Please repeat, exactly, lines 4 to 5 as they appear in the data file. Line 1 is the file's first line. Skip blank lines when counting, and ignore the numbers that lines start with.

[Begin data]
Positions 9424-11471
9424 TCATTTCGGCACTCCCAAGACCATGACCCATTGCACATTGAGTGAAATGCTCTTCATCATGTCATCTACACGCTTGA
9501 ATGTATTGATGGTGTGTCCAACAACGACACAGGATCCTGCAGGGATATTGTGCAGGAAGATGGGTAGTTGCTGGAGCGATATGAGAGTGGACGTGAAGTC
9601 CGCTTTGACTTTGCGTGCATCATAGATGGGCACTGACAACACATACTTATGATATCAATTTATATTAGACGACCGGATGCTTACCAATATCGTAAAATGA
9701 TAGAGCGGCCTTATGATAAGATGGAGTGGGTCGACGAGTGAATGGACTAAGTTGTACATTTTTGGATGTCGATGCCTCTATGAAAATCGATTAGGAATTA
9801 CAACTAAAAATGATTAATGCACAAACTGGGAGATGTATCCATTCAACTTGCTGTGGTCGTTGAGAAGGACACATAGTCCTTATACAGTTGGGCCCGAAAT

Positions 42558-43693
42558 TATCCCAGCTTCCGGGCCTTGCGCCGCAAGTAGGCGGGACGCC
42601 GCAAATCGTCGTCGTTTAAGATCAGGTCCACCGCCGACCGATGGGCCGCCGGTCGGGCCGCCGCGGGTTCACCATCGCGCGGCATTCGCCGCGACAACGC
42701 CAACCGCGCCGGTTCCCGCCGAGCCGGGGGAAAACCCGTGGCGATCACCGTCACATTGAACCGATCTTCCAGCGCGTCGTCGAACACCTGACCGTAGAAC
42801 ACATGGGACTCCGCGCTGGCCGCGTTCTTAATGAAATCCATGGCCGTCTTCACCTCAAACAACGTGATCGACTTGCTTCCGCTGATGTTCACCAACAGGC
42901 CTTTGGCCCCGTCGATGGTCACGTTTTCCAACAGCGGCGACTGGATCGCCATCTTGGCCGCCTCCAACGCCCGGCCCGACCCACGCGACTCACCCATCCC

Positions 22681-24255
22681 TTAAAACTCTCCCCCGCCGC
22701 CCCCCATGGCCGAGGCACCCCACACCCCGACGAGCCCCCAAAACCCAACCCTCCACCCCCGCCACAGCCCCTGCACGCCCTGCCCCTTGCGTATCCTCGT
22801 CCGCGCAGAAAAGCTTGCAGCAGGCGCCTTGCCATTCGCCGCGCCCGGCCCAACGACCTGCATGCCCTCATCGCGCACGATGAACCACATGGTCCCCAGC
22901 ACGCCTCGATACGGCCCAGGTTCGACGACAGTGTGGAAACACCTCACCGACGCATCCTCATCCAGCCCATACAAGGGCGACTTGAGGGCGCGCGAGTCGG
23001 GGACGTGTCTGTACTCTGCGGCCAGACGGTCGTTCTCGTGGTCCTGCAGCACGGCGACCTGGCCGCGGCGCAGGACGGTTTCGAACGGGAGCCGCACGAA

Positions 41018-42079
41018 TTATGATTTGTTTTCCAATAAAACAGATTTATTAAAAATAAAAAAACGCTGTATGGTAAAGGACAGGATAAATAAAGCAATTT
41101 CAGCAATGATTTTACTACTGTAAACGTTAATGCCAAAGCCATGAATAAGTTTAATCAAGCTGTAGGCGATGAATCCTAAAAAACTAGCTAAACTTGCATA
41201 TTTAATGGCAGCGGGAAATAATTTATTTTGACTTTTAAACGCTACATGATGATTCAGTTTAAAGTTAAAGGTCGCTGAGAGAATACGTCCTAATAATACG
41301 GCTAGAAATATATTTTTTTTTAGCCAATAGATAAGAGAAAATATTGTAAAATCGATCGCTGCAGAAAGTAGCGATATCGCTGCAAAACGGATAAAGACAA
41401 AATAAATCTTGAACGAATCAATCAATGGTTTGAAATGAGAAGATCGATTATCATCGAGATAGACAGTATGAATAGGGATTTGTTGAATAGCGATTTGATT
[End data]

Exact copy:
9601 CGCTTTGACTTTGCGTGCATCATAGATGGGCACTGACAACACATACTTATGATATCAATTTATATTAGACGACCGGATGCTTACCAATATCGTAAAATGA
9701 TAGAGCGGCCTTATGATAAGATGGAGTGGGTCGACGAGTGAATGGACTAAGTTGTACATTTTTGGATGTCGATGCCTCTATGAAAATCGATTAGGAATTA